Istvan, an atheist who physically resembles the pure-hearted hero of a Soviet children’s book, explained that his life is awesome. In the future, it will grow awesomer still, and he wants to be the one to decide when it ends. Defying aging was the point of his presidential campaign, the slogan of which could have been “Make Death Optional for Once.” To (literally) drive the point home, he circled the nation in the “Immortality Bus,” a brown bus spray-painted to look like a coffin.
He knew he’d lose, of course, but he wanted his candidacy to promote the cause of transhumanism—the idea that technology will allow humans to break free of their physical and mental limitations. His platform included, in part, declaring aging a disease. He implanted a chip in his hand so he could wave himself through his front door, and he wants to get his kids chipped, too. He’d be surprised, he told me, if soon “we don’t start merging our children with machines.” He’d like to replace his limbs with bionics so he can throw perfectly in water polo. Most of all, he wants to stick around for a couple centuries to see it all happen, perhaps joining a band or becoming a professional surfer, a long white beard trailing in his wake.
Lip service to the crucial function of the Fourth Estate is not enough to sustain it.
It’s not that Mark Zuckerberg set out to dismantle the news business when he founded Facebook 13 years ago. Yet news organizations are perhaps the biggest casualty of the world Zuckerberg built.
There’s reason to believe things are going to get worse.
A sprawling new manifesto by Zuckerberg, published to Facebook on Thursday, should set off new alarm bells for journalists, and heighten news organizations’ sense of urgency about how they—and their industry—can survive in a Facebook-dominated world.
Facebook’s existing threat to journalism is well established. It is, at its core, about the flow of the advertising dollars that news organizations once counted on. In this way, Facebook’s role is a continuation of what began in 1995, when Craigslist was founded. Its founder, Craig Newmark, didn’t actively aim to decimate newspapers, but Craigslist still eviscerated a crucial revenue stream for print when people stopped buying newspaper classifieds ads.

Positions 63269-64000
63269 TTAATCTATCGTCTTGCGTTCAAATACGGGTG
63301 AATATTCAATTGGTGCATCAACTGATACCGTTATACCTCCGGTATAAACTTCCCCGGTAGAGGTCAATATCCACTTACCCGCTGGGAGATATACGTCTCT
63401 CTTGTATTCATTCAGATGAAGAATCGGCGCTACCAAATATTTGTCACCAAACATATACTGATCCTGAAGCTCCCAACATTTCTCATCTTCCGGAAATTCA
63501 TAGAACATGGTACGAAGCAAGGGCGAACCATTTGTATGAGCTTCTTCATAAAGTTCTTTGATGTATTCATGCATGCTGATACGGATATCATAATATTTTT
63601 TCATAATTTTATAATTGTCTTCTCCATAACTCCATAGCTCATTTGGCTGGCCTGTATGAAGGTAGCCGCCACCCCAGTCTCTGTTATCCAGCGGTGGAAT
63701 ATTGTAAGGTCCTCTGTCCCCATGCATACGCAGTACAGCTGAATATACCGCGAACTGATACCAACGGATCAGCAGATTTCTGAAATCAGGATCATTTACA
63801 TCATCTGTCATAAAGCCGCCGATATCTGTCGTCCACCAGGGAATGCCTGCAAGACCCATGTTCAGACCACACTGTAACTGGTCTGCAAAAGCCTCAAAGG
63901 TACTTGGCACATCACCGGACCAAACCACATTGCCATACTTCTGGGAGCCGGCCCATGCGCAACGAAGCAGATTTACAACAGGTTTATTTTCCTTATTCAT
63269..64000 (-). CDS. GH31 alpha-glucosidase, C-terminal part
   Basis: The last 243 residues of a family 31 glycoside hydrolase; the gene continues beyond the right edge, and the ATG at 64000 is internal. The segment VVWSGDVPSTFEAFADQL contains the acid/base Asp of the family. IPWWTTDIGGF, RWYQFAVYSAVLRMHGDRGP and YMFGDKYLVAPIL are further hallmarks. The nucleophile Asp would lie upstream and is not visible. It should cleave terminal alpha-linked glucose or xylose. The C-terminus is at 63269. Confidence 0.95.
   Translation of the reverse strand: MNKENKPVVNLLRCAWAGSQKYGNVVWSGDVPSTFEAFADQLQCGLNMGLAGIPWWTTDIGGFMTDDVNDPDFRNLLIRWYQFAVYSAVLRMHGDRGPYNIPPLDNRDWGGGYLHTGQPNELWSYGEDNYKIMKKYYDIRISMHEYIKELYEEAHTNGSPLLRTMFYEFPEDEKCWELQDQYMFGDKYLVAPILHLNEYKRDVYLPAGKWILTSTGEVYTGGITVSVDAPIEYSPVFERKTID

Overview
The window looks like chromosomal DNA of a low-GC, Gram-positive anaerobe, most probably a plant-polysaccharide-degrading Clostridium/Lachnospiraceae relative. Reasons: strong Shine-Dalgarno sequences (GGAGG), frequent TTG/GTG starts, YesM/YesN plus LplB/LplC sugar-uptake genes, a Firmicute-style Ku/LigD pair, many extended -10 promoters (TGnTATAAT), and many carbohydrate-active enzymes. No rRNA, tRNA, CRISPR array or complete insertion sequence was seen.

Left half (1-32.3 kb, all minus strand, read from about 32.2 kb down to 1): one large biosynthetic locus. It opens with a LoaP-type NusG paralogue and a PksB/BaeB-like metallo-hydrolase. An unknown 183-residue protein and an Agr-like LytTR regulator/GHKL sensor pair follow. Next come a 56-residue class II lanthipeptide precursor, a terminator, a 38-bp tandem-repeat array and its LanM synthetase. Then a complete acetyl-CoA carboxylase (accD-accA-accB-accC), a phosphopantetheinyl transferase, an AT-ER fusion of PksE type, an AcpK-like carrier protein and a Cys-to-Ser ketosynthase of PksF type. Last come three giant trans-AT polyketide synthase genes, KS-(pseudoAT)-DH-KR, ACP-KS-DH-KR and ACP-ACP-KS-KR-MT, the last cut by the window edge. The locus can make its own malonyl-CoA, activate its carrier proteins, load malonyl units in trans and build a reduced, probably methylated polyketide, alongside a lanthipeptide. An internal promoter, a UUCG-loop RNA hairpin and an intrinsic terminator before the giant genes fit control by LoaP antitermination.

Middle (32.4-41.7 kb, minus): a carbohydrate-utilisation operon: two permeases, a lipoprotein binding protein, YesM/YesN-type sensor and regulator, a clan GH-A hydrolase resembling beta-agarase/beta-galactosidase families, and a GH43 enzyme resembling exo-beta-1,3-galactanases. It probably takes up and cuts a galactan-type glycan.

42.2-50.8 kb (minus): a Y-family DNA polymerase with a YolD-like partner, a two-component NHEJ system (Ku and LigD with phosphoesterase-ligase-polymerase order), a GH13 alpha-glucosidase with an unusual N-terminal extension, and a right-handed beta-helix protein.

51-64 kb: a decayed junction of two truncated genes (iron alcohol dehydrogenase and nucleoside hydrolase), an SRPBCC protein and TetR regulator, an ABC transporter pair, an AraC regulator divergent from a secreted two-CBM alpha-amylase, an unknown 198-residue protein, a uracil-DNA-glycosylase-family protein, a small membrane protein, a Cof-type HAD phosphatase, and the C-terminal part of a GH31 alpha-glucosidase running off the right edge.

The preconditions are present in the U.S. today. Here’s the playbook Donald Trump could use to set the country down a path toward illiberalism.
It’s 2021, and President Donald Trump will shortly be sworn in for his second term. The 45th president has visibly aged over the past four years. He rests heavily on his daughter Ivanka’s arm during his infrequent public appearances.
Fortunately for him, he did not need to campaign hard for reelection. His has been a popular presidency: Big tax cuts, big spending, and big deficits have worked their familiar expansive magic. Wages have grown strongly in the Trump years, especially for men without a college degree, even if rising inflation is beginning to bite into the gains. The president’s supporters credit his restrictive immigration policies and his TrumpWorks infrastructure program.
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Humans have been living and working with horses for more than 5,000 years, since the first domesticated equines had their teeth worn down by primitive bridles in northern Kazakhstan. Hands could not have built modern civilization without the help of hooves—to haul ploughs, pull carriages, march soldiers into battle, and carry messages of love and war across hundreds of otherwise-insurmountable miles.
An unlikely pairing of wily predator and one-ton prey, humans and horses have managed to successfully communicate across the species barrier because we share a language: emotion. Experienced riders and trainers can learn to read the subtle moods of individual horses according to wisdom passed down from one horseman to the next, but also from years of trial-and-error. I suffered many bruised toes and nipped fingers before I could detect a curious swivel of the ears, irritated flick of the tail, or concerned crinkle above a long-lashed eye.
Even as the militant group loses ground in Iraq, many Sunnis say they have no hope for peace. One family’s story shows why.
Falah Sabar heard a knock at the door. It was just before midnight in western Baghdad last April and Falah was already in bed, so he sent his son Wissam to answer. Standing in the doorway was a tall young man in jeans who neither shook Wissam’s hand nor offered a greeting. “We don’t want you here,” he said. “Your family should be gone by noon tomorrow.” For weeks, Wissam, who was 23, had been expecting something like this, as he’d noticed a dark mood taking hold of the neighborhood. He went to get his father, but when they returned, the stranger was gone.